The security footprint for the 2020 DNC will be a big one, covering about 75 city blocks and bordered by “West Cherry Street on the north, Water Street on the east, West Clybourn Street on the south and North 10th Street on the west.” And while some media outlets claim that businesses inside the footprint will remain open for business as usual, at least one Milwaukee alderman isn’t so sure. At as recent meeting, Ald. Bob Bauman worried that the DNC will cause a “great deal of disruption.” Even worse, he might not be able to see his dentist the week of the convention.

“My question was when will we know the details?” Bauman said. “Normally not until that (convention) week or the days before. As a general matter, the public can expect a great deal of disruption.”

He cited as one example of how businesses are affected that his dentist inside the security footprint will close for the entire week of the convention.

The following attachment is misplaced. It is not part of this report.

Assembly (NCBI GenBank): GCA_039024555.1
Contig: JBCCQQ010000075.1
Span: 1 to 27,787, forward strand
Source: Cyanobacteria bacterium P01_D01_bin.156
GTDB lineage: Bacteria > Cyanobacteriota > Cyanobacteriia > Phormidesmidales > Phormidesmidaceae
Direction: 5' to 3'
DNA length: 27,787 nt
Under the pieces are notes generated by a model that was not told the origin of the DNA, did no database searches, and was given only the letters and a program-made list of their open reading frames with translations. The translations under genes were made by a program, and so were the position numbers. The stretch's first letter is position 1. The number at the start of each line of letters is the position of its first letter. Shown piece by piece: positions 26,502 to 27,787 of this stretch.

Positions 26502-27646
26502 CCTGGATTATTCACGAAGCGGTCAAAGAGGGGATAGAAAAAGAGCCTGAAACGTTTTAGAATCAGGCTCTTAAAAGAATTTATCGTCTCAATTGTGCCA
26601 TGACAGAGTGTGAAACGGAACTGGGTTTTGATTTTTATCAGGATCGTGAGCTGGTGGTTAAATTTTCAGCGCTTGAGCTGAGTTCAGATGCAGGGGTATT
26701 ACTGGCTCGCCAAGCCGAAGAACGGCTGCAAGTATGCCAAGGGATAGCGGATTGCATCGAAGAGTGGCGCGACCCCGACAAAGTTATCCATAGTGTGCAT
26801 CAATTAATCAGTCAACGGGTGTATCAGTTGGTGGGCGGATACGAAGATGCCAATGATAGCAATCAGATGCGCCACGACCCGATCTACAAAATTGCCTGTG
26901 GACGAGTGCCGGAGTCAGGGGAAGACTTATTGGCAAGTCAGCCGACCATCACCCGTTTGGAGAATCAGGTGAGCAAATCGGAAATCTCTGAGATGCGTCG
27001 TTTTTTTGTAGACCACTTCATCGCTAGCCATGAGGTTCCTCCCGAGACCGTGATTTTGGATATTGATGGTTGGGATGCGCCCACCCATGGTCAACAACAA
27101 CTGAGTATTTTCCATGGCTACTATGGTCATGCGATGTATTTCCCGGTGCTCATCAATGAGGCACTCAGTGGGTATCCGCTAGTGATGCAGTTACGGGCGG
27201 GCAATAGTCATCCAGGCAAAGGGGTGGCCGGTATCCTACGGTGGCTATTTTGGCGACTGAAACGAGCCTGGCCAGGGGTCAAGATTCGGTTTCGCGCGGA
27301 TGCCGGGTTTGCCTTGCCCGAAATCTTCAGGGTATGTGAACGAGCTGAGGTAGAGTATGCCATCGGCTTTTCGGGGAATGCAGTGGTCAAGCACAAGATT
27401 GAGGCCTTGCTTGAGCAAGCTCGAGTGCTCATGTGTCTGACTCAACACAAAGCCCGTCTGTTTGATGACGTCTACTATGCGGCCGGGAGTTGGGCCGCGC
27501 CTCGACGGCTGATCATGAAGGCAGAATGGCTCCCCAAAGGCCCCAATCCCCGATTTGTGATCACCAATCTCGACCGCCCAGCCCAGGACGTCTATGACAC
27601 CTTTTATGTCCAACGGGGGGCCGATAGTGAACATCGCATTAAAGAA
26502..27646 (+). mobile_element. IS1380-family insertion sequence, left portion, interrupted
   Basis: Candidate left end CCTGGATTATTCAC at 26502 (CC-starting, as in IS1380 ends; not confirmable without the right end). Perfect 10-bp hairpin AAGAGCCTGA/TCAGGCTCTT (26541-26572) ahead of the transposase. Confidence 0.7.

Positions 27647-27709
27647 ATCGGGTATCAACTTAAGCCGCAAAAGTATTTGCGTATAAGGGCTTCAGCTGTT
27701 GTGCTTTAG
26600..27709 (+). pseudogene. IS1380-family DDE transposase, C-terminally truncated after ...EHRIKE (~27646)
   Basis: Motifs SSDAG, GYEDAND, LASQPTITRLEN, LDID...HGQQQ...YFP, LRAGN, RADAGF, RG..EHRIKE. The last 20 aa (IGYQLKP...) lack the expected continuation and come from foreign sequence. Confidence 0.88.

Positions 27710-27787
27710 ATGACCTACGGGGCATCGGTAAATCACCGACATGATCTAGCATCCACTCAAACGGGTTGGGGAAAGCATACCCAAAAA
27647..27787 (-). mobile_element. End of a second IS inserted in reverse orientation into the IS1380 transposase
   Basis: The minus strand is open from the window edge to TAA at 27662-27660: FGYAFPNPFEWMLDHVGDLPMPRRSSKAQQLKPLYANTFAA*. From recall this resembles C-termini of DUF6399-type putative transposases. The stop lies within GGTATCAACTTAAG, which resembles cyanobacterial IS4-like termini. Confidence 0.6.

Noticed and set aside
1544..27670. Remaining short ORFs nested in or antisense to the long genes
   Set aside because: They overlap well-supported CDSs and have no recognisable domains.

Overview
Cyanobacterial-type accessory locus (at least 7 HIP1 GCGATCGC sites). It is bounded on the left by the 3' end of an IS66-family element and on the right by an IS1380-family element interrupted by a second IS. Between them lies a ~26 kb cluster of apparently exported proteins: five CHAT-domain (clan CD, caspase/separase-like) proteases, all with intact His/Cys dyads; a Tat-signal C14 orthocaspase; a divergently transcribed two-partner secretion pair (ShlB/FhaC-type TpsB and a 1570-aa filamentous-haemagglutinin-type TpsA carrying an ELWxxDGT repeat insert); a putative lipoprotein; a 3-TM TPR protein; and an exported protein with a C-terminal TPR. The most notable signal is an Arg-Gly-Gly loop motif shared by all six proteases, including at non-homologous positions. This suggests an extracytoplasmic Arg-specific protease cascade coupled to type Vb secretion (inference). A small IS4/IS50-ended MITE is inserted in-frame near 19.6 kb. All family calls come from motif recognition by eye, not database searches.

Also, it’s a big-time convention. Probably the biggest Milwaukee will ever see. Sorry you won’t be able to park directly downtown for a whole week.


There’ll be plenty of protesting during the DNC, though it’s likely none of it will happen inside the security zone. Enter activist group Coalition To March On The DNC, a “broad national coalition of left and progressive forces” that is currently making a stink over being denied a permit to, well, march on the DNC. “They don’t want protest, they don’t want demonstrations. They want to paint a picture for the world that Milwaukee is a city without problems,” says spokesperson Ryan Hamann. So good luck with that (we’re fans), and expect the official demonstration zone to be located somewhere in Waukesha.


It seems a day doesn’t go by without Milwaukee topping another list of Best Places To Visit In 2020 Because Duh, The 2020 Democratic National Convention. But what happens if, during the convention, the fawning travel press turns on Milwaukee like they did when the city hosted the ill-fated 2002 Major League Baseball All-Star Game? (The game ended in a tie.) Here was Sports Illustrated writer Tom Verducci back in 2002: